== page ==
Suppose I am interested in studying the relationship between the age of giraffes in relation to the height and weight of giraffes. Given some measurements on the age, height and weight of giraffes - the most common approach would be to create a regression model age ~ f(height, weight) . For some height and weight measurements, I could predict the age of a giraffe having these measurements.
However, I could also fit a probability distribution function to my data. For instance, I could try to fit a joint multivariate normal probability distribution : P(height, weight, age). Doing so, I think you can answer more questions (relating to statistical inference) compared to the regression model. For example:
1) As in the regression model, we can find out the "most probable age" of a giraffe measuring 17ft and weighing 2000 lbs. This would involve randomly sampling the conditional distribution of the joint multivariate distribution - and then taking the average value of these samples.
2) Unlike the regression model, I can now find out the "most probable age" of a giraffe measuring 17ft and weighing more than 2000 lbs. This would involve adjusting the conditional distribution from 1) and taking the average of random samples (e.g. MCMC) from this conditional distribution.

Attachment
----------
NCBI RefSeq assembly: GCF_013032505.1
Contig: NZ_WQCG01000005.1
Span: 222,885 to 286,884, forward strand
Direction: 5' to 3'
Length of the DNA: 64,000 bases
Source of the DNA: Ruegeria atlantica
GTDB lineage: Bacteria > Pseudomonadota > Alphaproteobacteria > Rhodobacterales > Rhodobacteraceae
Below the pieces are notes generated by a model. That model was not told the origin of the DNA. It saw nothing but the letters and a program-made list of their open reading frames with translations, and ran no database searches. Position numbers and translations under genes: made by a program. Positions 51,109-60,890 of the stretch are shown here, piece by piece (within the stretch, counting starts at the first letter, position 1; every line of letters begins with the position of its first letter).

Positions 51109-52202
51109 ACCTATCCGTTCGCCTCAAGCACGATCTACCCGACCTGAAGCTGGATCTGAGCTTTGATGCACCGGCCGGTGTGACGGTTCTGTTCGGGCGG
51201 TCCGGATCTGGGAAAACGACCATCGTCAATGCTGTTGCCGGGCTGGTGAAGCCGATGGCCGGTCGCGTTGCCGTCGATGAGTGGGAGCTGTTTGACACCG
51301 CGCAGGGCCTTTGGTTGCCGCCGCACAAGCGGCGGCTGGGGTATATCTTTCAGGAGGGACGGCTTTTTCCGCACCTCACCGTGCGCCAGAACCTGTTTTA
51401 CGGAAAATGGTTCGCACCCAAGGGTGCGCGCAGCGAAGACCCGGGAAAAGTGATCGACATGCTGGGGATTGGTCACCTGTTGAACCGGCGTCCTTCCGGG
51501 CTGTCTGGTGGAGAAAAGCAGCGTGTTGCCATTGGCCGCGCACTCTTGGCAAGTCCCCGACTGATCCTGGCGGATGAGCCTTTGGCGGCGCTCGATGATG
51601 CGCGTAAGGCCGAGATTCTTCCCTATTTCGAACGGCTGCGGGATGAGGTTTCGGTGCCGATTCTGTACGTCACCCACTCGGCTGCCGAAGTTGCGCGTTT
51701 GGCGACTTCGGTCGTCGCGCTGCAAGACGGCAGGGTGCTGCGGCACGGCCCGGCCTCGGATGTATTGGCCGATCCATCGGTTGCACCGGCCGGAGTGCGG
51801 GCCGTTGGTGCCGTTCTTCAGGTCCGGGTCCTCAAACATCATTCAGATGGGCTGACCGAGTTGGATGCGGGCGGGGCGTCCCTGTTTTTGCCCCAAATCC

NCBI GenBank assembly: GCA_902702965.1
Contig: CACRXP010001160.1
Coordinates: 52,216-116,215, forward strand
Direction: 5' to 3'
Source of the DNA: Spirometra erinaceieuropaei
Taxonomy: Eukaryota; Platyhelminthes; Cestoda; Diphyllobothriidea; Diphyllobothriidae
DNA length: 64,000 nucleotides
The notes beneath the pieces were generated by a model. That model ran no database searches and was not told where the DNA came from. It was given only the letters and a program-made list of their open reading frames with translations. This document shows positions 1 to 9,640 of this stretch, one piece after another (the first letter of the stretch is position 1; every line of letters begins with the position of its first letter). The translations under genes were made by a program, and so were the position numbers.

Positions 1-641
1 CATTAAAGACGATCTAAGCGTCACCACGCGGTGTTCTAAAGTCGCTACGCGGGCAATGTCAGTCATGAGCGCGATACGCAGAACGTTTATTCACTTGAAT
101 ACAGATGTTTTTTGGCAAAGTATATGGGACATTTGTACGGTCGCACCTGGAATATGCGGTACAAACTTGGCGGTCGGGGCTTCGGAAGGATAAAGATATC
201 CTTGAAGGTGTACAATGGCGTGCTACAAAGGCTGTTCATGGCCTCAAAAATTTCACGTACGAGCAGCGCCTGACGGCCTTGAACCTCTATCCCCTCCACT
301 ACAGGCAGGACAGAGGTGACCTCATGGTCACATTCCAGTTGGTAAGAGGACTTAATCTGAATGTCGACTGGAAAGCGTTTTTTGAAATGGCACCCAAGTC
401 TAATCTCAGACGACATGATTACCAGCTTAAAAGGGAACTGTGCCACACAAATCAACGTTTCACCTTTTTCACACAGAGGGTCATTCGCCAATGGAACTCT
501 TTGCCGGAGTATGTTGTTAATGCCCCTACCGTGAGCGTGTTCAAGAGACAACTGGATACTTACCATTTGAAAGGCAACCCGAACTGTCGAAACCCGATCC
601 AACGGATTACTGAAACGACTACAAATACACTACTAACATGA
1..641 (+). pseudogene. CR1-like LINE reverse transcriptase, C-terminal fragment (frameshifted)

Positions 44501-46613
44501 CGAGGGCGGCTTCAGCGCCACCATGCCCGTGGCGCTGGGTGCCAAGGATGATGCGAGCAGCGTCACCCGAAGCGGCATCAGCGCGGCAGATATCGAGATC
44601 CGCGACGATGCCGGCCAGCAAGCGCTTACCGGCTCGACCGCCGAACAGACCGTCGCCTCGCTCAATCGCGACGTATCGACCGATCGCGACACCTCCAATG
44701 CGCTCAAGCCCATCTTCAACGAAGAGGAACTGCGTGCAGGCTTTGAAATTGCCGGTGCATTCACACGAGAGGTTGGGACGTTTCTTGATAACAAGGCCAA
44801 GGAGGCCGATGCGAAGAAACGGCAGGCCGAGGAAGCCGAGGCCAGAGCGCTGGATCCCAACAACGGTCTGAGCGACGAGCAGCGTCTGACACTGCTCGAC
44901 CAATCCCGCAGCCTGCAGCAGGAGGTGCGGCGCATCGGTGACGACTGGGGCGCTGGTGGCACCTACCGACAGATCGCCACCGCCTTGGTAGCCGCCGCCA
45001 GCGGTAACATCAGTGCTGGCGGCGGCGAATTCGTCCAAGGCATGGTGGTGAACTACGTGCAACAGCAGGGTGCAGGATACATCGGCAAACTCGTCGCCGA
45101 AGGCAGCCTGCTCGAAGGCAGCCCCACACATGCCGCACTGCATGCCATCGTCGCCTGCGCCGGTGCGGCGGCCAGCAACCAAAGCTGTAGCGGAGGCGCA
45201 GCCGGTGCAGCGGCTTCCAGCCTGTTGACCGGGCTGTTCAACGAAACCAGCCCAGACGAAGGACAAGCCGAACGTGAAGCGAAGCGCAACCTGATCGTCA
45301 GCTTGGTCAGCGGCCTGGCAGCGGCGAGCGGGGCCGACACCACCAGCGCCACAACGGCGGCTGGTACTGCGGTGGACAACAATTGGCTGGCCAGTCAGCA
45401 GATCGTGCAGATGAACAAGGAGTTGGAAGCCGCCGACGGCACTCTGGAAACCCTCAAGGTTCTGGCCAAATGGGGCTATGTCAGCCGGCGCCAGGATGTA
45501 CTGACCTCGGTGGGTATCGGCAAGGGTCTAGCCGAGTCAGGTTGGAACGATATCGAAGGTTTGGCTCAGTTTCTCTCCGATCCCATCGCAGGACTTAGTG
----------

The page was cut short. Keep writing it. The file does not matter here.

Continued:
3) Unlike the regression model, I can also perform conditional inference on the covariates in the probability distribution. For example, given a giraffe is taller than 17ft and between 20-25 years old : what is the most probable weight of this giraffe?
4) And finally, (unlike the regression model) I can also calculate probabilities - for example: What is the probability of observing a giraffe that is younger than 20 years and weighs more than 2000 lbs?
My Question: Can someone please tell me if the points I have listed above can truly be answered using probability distributions (and not answered using regression models) - and if they are in fact "relevant" in statistical research studies? (I imagine that fitting probability distributions to data can be more computationally expensive compared to regression models, and more difficult to explain to non-statisticians.)
Note: If you decide to fit a probability distribution to some data and decide to place priors on the mean, variances and covariances of the model parameters - in some sense, this is analogous to regularization terms in regression models.